Tip: Sometimes we rely too much on our web pages to be able to promote an idea, when what we really need is a dedicated marketing or social media campaign.
2. Using a projects landing page
We critiqued the digital volunteering projects page (Fig 4.).
1. Review the template titles (blue cards). “Moving a service online” is a good title - it reflects an organisational need that might be in someone’s mind. But “SEO audit” is a jargon title - rephrase it to “getting better search results for your website”.
Tip: Titles should always explain what something does in words your users would use. Getting rid of jargon is a first step.
2. Consider making the template cards more like others on the website, so that brand trust is built up. The blue background does pass accessibility checks, but it takes more effort to read than the white cards elsewhere on the site.
3. Reduce the number of volunteer cards visible - 10 is overwhelming. These cards use a different design to others on the site. Reach have improved the user experience by removing unnecessary information but also lost some brand flair (Fig 5 shows old and new style cards).
Tip: Striking a balance between usability and design flair is often challenging. Look for the small elements that don’t compromise usability, like the yellow stripe on the first card.
4. Add a one click route back to the landing page. This will help with the problem we discussed on the landing page of people not knowing which topic they need.
5. Make the title of each panel on this page a clear call stating why people should use it. At present the templates have no title, and the other panels vary whether they explain how they will be useful or not.
Things to test
Once you’ve chosen a topic, the library offers a lot of different choices - not only templates. The Reach team have done this because they believe that different visitors will find different things helpful. They want to offer freedom of choice.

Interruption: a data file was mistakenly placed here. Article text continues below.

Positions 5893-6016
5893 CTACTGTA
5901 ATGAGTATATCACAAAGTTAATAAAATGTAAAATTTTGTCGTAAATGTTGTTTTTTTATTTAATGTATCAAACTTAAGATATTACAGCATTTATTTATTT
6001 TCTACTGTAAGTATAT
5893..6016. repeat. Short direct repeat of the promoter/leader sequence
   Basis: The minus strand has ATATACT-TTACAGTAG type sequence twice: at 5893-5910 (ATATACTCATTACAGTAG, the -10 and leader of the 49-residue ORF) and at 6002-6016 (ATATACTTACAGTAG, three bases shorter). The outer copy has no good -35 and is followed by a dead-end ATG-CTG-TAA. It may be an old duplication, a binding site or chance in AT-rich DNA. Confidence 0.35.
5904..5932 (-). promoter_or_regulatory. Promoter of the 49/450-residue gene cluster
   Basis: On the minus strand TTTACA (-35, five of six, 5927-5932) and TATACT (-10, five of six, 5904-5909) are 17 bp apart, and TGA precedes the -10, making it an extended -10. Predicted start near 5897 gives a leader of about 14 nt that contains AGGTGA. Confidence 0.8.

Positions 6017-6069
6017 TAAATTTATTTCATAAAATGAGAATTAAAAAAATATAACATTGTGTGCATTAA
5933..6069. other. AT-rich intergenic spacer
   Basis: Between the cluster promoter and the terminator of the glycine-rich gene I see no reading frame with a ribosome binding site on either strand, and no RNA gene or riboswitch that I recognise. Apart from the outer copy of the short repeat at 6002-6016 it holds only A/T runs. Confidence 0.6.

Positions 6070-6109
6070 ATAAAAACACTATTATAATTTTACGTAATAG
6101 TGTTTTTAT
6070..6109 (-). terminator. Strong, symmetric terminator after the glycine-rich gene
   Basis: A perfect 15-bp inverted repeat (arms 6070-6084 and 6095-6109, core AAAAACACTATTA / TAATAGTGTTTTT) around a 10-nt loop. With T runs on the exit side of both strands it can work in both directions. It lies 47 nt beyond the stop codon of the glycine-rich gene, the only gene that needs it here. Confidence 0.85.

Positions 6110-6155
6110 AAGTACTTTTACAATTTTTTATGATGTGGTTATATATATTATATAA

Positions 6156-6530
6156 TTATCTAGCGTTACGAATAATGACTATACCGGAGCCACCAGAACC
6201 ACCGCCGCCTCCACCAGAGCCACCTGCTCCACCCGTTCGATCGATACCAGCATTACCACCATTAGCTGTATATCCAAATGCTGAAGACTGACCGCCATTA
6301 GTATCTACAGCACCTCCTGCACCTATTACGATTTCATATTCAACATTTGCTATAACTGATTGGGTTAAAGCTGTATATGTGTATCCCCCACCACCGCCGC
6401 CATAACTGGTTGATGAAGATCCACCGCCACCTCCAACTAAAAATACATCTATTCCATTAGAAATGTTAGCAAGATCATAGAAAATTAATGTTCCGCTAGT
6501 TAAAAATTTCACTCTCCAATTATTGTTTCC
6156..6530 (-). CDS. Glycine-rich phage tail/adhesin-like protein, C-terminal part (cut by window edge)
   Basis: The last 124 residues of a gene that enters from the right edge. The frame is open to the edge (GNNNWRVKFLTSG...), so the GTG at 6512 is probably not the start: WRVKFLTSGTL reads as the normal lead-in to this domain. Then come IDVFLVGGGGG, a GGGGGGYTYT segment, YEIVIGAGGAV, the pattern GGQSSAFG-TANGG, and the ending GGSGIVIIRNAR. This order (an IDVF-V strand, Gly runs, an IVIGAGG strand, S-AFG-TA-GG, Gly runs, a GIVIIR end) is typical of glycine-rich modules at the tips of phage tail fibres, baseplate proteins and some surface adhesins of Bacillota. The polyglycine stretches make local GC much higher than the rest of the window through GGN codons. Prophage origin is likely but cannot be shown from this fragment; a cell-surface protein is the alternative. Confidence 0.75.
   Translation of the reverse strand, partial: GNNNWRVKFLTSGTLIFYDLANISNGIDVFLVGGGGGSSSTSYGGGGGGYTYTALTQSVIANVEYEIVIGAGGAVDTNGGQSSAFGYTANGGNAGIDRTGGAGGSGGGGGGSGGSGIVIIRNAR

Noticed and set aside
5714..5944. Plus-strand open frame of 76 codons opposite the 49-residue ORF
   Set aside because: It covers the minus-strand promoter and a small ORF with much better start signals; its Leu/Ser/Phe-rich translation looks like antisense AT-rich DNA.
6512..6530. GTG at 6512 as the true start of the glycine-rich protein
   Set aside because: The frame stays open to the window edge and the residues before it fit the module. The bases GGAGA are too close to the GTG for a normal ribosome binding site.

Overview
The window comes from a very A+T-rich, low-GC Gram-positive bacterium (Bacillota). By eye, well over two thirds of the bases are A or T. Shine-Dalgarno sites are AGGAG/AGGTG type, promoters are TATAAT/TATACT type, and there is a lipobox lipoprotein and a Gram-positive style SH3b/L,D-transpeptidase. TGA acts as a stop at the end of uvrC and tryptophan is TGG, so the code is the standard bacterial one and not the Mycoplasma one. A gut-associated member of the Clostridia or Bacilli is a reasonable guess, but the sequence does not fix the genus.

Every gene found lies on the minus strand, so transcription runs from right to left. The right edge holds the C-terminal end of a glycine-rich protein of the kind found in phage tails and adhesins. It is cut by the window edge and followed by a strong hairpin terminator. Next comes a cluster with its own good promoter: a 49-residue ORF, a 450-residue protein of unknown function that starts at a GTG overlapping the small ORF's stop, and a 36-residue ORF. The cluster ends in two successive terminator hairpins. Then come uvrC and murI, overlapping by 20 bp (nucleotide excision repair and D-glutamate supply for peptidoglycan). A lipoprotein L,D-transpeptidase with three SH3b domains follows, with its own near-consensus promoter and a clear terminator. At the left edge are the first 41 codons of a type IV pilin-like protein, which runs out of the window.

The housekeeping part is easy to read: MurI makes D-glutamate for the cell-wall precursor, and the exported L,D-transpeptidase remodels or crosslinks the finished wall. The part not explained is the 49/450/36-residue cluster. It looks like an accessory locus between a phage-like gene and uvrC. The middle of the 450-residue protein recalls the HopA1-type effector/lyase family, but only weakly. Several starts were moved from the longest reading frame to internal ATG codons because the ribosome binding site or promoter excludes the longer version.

We suspect that people might find the choice overwhelming and leave confused. But we also recognise that anything that is too heavily guided might put people off. So we understand why Reach want to try it.
Reach need to test which bits of the page are most used.
Tip: Most users don’t get very far down long pages with lots of choice. Use a tool like Hot Jar to see if people are actually making it to all your page elements.
3. Using an individual project page
We critiqued the user researcher project page (Fig 6.) and its downloadable template.
1. Check that the content on the page is inclusive of smaller charities and includes a helpful description of the project.
2. Simplify and use bullet points in the “how to use the template” instructions in the template.
Tip: When you create word documents or PDFs, remember most people will read them on the internet first, so use the same good practice in content creation as you would for online copy.
3. Use a coloured border not a coloured background for the boxes in the template. This will make it cheaper and easier to print as well as easier to read. You can also change pattern as well as colour, increasing accessibility. Figure 7 shows examples.
Things to test
Can people follow the templates and create their own project entry?
Reach’s templates are quite long and detailed. They also use a method of providing both a template - spaces to put information - and an example - one possible version.
We like this comprehensive approach but are worried that some people might feel that it is a lot of work or hard to use. We have found this happened testing a tool Catalyst supported to help people choose new software. We recommend finding people who are ready to create a volunteering opportunity then asking to observe them filling out the template.
Tip: Whenever you plan to re-use a method of doing something across multiple pieces of content, you should test that it works well with people you want to use it.
Why do a crit like this?
It's often better to show rather than tell what good design is. We’ve already written plenty about good design.
Read other crits: